by Elvia Wilk
Berlin is changing. Artists work as corporate consultants, the weather is increasingly erratic, and economic inequality is spiralling out of control. As tech conglomerates hoover up available real estate, the party is moving on.
Anja and Louis live in an eco-house on the city’s new artificial mountain: an experiment in green living powered by waste. But before long, the house starts to to go haywire.
At work, artist-consultant Louis has become obsessed with a secret project: a pill called Oval that rewires the user’s brain to increase generosity. While Anja is horrified, Louis believes he has found the solution to Berlin’s income gap.
Oval asks how we can relate to one another when every relationship – to our friends, to our bodies, and to bureaucracies – is leveraged in ways beyond our control. This is a novel about what the future might look like if it’s put up for sale.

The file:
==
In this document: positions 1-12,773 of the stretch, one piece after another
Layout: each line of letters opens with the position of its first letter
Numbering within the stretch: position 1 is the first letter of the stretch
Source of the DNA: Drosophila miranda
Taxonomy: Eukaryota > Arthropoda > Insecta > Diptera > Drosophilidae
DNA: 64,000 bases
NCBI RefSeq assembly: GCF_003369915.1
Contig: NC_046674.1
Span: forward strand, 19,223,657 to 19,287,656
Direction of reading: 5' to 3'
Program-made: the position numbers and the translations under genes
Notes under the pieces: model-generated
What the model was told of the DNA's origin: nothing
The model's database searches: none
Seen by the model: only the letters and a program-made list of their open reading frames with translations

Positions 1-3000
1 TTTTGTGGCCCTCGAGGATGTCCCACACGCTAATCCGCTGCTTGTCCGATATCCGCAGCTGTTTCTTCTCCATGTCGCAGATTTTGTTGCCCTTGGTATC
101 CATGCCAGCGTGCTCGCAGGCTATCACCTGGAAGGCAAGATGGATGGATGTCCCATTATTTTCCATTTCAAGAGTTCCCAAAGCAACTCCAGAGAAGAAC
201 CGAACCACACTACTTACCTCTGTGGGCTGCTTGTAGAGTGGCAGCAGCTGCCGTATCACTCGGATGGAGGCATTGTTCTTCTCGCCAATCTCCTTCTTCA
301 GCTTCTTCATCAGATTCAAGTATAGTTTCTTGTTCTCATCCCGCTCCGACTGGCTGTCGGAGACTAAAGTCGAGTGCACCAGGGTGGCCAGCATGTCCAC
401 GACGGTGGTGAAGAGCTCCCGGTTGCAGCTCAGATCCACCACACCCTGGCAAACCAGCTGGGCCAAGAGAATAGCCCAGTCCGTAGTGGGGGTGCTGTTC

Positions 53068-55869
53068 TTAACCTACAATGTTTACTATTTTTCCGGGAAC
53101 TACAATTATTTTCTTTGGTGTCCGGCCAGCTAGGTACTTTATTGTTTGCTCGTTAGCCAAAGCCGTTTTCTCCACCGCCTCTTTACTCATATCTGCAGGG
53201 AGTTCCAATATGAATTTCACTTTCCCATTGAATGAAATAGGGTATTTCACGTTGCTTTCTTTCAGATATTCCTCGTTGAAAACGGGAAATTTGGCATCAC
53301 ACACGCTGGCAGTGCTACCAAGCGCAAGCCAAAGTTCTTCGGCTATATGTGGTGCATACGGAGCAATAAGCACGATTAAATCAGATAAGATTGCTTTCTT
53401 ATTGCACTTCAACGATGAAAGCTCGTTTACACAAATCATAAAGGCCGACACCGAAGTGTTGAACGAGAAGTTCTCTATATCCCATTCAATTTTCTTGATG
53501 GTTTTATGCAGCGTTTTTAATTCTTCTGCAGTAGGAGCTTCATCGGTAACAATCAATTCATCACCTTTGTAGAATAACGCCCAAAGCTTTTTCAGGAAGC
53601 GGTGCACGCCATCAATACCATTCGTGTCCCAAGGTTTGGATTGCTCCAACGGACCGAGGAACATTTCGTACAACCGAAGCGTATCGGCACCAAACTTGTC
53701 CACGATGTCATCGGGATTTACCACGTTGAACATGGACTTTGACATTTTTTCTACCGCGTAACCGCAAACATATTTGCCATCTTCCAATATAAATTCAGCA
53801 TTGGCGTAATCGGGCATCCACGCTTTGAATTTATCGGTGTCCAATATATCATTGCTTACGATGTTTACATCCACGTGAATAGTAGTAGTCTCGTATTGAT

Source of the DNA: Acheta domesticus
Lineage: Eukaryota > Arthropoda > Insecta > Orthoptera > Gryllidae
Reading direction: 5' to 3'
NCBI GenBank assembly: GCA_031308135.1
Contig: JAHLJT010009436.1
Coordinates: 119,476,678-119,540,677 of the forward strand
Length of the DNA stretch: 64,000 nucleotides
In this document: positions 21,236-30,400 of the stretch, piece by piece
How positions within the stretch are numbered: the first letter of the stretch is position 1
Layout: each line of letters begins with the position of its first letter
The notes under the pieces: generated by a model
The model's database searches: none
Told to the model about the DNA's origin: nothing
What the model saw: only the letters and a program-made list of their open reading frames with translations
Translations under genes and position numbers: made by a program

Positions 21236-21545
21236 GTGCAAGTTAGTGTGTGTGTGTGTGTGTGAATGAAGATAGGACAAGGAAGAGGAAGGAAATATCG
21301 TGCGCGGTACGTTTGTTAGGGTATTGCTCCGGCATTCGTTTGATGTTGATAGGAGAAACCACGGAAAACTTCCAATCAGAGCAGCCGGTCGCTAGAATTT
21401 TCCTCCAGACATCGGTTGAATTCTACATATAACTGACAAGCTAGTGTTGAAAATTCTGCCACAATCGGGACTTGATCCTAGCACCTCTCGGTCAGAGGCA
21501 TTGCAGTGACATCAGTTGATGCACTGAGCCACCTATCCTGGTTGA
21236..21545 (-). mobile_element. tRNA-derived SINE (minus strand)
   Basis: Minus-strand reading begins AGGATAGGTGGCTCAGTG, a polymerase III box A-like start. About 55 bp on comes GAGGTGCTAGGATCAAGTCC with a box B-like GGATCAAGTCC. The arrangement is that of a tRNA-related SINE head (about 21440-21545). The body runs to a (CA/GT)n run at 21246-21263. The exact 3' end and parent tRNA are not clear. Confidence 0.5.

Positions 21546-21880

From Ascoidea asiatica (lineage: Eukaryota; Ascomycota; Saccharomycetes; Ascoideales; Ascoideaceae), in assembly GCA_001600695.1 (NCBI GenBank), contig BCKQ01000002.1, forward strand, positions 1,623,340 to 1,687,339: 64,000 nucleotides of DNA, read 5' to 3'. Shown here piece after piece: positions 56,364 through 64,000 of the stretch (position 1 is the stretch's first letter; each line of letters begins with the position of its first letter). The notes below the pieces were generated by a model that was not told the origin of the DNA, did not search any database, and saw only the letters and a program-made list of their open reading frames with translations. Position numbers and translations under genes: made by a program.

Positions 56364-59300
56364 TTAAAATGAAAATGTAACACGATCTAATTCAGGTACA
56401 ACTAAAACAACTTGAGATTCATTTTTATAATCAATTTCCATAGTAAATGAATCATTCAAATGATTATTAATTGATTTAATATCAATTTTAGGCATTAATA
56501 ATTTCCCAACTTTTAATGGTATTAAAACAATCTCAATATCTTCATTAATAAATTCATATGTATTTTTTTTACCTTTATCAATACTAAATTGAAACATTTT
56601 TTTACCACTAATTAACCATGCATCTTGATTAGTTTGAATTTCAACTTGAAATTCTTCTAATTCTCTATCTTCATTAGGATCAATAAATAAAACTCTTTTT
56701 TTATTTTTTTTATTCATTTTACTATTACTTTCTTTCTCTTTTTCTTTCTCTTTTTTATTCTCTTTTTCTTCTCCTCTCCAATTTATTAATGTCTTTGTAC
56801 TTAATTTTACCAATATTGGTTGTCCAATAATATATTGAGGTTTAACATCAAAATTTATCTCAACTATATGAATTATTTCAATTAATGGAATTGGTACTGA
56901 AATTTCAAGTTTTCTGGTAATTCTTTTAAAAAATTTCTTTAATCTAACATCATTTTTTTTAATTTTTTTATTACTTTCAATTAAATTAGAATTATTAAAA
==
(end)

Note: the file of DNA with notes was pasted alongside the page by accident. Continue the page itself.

Praise for Oval:
‘A fabulous biopunk hybrid that’s not quite like anything else I’ve ever read.’
— Ned Beauman
‘A fascinating near-future exploration of relationships, sustainability, and power.’
— Jeff VanderMeer
'Elvia Wilk’s Oval is a marvel. At the core of this seductive, acute, superbly contemporary update of midperiod J. G. Ballard lies a deep-beating, deep-dreaming heart.'
— Jonathan Lethem
'Wonderfully clever and beguiling. The circle may be absolute, but the oval remains restless and bursts with potential.'
— Chloe Aridjis
'With wit and precision, Elvia Wilk pinpoints the moment when neoliberalism metastasizes into something far more sinister.'
— Tom McCarthy
'Oval is a dystopia that reveals the fractures of the present.'
— Rebecca O’Dwyer, Stinging Fly
The book feints toward an Ottessa Moshfegh–style ennui, the kind of tragic vision that disguises itself as satire. But Oval has a warm center in Anja, who is friendlier, more approachable, less alienating and alienated than the typical Moshfegh heroine... [Anja] is finely observed and solid, capable of both banter and feeling... When Wilk examines social behavior, her attention snags in all the right places... Like Oedipus or Othello, characters in Oval can neither alter their destiny nor anticipate its shape.'
— Katy Waldman, New Yorker